I will select Mix A as the source for my mobile device so that the live stream mix is sent to the mobile stream as well.

Step 7: Monitoring Audio With Headphones

We also need to set up a way to monitor the audio while the stream is happening. 

Instead of using speakers or studio monitors to listen to the guests, system audio, and DAW audio, it’s much better to use headphones. Using headphones will reduce the risk of creating a feedback loop, where the microphone is routed to the speakers, then the sound from the speakers is picked up by the microphone, and routed to the speakers again…

Some interfaces have only one headphone output, some have more than one. The CONNECT 6 has two headphone outputs and each one can play its own unique mix.

To set up separate headphone mixes, I could utilize the Mix A and Mix B built into the CONTROL CENTER app. If I wanted to have separate headphone mixes, I’d select Mix A as the source for Headphone output 1 and Mix B as the source for headphone output 2. Then, I’d use the Mix A and Mix B fader on each input source to determine what plays through each set of headphones.

Rather than doing that, I’m just going to select Mix A (our broadcast mix) as the source for both Headphone 1 and Headphone 2. That way, my headphones will play the signal that is being sent to the stream.

Step 8: Routing Audio From Remote Guests

Let’s say there will also be a remote guest joining via Zoom or another conferencing platform. We will need to route the audio from the far-end caller (our remote guest) into the live stream as well.

To do this, I will select output 5 and 6 as the speaker device within my video call software, and I can see that level come in on this meter within the CONTROL CENTER app.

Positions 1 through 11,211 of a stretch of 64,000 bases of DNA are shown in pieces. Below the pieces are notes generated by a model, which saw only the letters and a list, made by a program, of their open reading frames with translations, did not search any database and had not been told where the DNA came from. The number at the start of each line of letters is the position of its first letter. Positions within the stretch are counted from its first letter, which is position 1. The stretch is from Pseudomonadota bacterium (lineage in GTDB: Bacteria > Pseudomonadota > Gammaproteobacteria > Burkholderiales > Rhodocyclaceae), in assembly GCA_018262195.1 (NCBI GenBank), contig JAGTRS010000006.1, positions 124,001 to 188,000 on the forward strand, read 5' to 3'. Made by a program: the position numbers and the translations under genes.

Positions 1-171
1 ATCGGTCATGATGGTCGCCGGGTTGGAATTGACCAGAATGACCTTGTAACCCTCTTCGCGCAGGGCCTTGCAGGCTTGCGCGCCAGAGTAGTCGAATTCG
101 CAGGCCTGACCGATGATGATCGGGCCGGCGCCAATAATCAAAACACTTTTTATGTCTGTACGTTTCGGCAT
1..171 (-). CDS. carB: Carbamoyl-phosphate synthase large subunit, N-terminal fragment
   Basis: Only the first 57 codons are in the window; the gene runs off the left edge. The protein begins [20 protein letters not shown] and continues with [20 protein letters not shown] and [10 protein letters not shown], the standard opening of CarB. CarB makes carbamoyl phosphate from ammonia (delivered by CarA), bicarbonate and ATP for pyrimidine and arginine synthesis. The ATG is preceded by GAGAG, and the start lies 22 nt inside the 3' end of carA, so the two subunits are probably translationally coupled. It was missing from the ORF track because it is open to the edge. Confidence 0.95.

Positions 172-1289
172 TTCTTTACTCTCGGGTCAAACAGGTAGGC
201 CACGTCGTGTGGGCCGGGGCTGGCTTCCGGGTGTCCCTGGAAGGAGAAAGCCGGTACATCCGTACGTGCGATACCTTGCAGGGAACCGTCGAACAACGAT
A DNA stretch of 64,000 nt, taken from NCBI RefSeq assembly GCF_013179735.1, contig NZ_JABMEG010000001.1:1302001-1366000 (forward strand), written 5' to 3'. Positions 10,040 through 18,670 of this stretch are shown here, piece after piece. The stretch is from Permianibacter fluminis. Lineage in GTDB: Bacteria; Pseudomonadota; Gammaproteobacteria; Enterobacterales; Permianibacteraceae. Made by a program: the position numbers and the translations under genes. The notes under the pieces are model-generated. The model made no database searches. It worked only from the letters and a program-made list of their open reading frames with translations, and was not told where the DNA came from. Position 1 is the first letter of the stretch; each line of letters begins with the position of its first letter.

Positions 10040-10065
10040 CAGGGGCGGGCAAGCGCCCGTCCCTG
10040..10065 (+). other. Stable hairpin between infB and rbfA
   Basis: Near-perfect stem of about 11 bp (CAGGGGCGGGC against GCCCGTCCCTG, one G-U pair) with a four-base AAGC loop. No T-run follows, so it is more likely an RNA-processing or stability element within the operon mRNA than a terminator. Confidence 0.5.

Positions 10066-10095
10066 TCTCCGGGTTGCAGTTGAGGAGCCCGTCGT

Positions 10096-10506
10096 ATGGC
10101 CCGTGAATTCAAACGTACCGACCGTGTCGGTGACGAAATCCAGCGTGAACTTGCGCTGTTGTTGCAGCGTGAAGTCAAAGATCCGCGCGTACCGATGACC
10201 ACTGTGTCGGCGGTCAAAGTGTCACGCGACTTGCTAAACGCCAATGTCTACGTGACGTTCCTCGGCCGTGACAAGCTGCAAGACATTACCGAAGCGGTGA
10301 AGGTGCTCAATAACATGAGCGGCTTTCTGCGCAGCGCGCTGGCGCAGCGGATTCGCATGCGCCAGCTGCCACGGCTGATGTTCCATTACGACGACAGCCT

I’ll add the sound from the Zoom call to Mix A, which is already set up to feed our live stream. Here, we encounter a common obstacle in live streaming… The far end caller (our remote guest) needs to hear the microphones, the system audio, and the DAW. All of these are routed to Mix A, the mix that feeds the live stream. 

The problem is that the audio from the remote guest is also routed to Mix A, so sending Mix A back to the remote guest will cause them to hear themselves as an echo which can be very distracting as they speak. We need to create a mix-minus for the remote guest that includes all sources, minus the remote guest audio.

Let’s use Mix B to do this. I’ll route the microphones, the mixer audio, the system audio, and the DAW audio to Mix B, leaving the Mix B fader on the Zoom audio channel muted. Then, I can select our microphone source within Zoom as Mix B, which includes everything except the far-end caller’s voice and avoids the echo problem.

Step 9: Routing Audio With Loopback

Another common audio interface feature that you should know about is “Loopback”, which can be used to route audio from any of these sources back into a program on your computer.

For example, you may want to create a backup recording in your DAW. You can choose the “Loopback” input as the source for your DAW track and then choose what is sent to the “Loopback” just like we chose what was sent to each headphone output before.

If I choose “Mix A” as the source for “Loopback”, it will send the broadcast feed to the DAW track to be recorded as a backup. There are lots of ways to use the “Loopback” channel, so just know that it is there and it may help you solve a problem down the road.

Step 10: Balancing The Mix

Once I’ve got all of my sources connected and routed to the appropriate destinations, I’m going to dial in the levels before starting my stream. I’ll test each input and adjust the fader levels until everything sounds even and balanced.

Then, I’ll use another compressor or limiter to make sure that the overall mix sounds nice and loud without clipping. The CONTROL CENTER app gives me two “Maximizer” knobs for this exact purpose – one for Mix A and one for Mix B.

I’m going to turn this knob up while audio is playing through it until I start to see some slight gain reduction. My goal isn’t necessarily to crush the audio, but instead to maximize the signal level and remove any unnecessary headroom. 

Step 11: Start Streaming

Your audio should sound great at this point! You’re ready to start your stream.

I want to thank LEWITT for sponsoring this video and sending me the CONNECT 6 for this demonstration!